By Pete Robbins
About 15 years ago I fished a tournament on the James River at a time when the fishery was quite poor. Despite the conditions, I’d found an area that produced fairly consistent bites and felt good about my chances when I settled in on tournament morning. My non-boater put the first bass in the boat that day, a solid 2-pounder, so when my first one measured 12 1/8 inches, I was sure that I would cull it later. Unfortunately, the next one was slightly smaller. So was the next one. They were both legal at 12 inches, but barely.
When the day ended, the biggest fish in my limit was a whopping 12 ¼ inches, and the quintet pushed the scales to 4.51 pounds. As far as I can recall, that’s the lightest limit I’ve ever heard of being weighed in without the “benefit” of a penalty to drag it down.
Those five fish averaged less than 15 ounces apiece, and while I’m not sure that any of those anemic suckers was below 12 ounces, it’s not outside the realm of possibility. I thought of those fish this past weekend as I lobbed massive muskie lures on St. Clair. In particular, the big rubber Medussas that I flung for two days straight weighed in at about 11 ounces, just a few shad below the weight of the smallest fish I weighed in all those years ago.
My lure at St. Clair wasn’t even the largest in the boat. Our guide Matt primarily fished a Bulldawg “Pounder,” so named because it’s about 16 ounces, possibly more than any of the fish I weighed in at the James. He informed us that some anglers in Minnesota employ the “Two Pounder” that, as the name suggests, weighs twice as much.
While I’m extremely new to muskie fishing, I’m not new to fishing with baits that have the potential to put an angler in pain. I’ve cranked a 10XD through timber at warp speed for hours on end in Mexico. I’ve ripped a big prop bait in the Amazon until my hands bled, working it hardest when the temps hit 95 and the sun sat directly overhead at noon. On that trip, if we didn’t drink Emergen-C before bed, we’d wake up in the middle of the night with claws for hands, unable to straighten out our fingers. Still, nothing prepared me for throwing the big muskie baits on 9’ rods and 400-sized reels for 10-plus hours at a time.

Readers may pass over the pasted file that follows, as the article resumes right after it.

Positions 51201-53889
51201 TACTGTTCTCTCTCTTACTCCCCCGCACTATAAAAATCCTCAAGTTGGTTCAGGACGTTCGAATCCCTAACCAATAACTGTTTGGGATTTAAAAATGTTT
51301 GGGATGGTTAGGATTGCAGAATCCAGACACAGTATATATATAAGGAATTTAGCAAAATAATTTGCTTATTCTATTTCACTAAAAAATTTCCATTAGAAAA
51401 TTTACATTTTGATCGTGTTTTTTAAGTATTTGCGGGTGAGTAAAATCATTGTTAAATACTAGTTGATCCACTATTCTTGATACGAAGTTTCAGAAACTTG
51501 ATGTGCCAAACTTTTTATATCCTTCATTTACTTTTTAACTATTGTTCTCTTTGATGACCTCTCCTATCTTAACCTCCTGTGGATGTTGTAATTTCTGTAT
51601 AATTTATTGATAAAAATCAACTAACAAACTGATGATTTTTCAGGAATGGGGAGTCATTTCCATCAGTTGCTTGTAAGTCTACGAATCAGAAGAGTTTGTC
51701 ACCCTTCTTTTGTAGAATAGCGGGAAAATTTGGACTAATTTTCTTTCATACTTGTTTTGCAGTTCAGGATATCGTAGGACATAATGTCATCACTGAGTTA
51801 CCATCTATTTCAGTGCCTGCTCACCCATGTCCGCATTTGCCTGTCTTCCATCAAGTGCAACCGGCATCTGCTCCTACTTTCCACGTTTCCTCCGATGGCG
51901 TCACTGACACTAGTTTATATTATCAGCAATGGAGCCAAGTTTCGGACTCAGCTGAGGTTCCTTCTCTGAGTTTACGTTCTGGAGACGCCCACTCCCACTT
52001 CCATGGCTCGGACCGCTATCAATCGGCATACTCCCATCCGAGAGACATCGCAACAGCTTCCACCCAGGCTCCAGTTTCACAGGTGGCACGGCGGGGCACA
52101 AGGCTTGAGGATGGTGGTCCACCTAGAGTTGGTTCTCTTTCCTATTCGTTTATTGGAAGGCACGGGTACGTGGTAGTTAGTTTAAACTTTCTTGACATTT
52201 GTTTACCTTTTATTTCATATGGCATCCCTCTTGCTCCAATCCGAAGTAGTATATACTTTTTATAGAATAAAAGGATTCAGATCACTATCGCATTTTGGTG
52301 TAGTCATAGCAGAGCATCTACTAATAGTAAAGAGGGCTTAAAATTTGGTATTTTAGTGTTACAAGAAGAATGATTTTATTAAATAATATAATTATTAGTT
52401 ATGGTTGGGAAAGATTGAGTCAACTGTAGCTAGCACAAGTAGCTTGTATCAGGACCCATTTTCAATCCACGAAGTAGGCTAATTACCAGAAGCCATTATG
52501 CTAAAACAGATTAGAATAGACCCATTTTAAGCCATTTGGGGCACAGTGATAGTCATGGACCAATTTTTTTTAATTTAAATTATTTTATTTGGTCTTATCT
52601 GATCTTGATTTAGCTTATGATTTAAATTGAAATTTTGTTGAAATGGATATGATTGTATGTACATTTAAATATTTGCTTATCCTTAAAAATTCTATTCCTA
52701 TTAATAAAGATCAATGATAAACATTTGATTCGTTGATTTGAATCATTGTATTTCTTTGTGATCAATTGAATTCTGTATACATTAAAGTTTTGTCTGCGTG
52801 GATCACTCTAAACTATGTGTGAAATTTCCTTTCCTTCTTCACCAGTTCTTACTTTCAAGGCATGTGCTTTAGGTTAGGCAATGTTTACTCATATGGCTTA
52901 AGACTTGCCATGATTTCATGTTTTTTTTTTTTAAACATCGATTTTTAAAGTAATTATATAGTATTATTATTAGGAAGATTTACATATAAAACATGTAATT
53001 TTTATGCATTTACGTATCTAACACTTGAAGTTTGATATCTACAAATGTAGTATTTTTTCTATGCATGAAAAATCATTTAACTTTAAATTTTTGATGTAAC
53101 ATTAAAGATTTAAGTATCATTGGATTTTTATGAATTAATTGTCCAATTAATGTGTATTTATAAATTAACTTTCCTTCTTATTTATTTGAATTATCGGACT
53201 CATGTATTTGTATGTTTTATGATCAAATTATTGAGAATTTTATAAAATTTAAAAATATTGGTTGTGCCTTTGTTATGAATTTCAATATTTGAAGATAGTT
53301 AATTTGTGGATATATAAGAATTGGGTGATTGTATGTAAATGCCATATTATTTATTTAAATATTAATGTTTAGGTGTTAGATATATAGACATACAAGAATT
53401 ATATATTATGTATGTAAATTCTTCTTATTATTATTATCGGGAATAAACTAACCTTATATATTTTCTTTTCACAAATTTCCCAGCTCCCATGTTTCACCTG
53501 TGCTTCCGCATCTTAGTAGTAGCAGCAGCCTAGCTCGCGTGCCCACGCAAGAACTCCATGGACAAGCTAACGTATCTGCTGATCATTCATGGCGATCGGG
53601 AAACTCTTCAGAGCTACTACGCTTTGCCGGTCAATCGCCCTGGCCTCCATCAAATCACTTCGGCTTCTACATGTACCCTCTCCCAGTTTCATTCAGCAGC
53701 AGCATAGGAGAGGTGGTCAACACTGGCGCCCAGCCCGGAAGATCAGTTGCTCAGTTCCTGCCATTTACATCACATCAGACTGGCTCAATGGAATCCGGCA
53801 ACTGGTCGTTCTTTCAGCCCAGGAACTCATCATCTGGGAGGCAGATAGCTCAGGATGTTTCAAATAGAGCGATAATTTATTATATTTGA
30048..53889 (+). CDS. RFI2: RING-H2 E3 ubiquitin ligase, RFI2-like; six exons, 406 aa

By 10am on the first day of fishing I could feel the stress between my shoulder blades. By 3pm, the wife started to take occasional breaks to save her strength. While Matt would’ve stayed out much later, we decided to head in at 4 just to ensure that we’d be able to fish the next day.
Surprisingly, thanks to Advil, massive amounts of water and a good night’s sleep, we fished from 6am until 6pm the next day. As Matt predicted, the thrill of finally putting a muskie in the boat re-energized us and made pain go away.
As a side note, the particular Medussa that I used most of the time was in the “Ball Licker” color pattern. Take that, Andre Moore.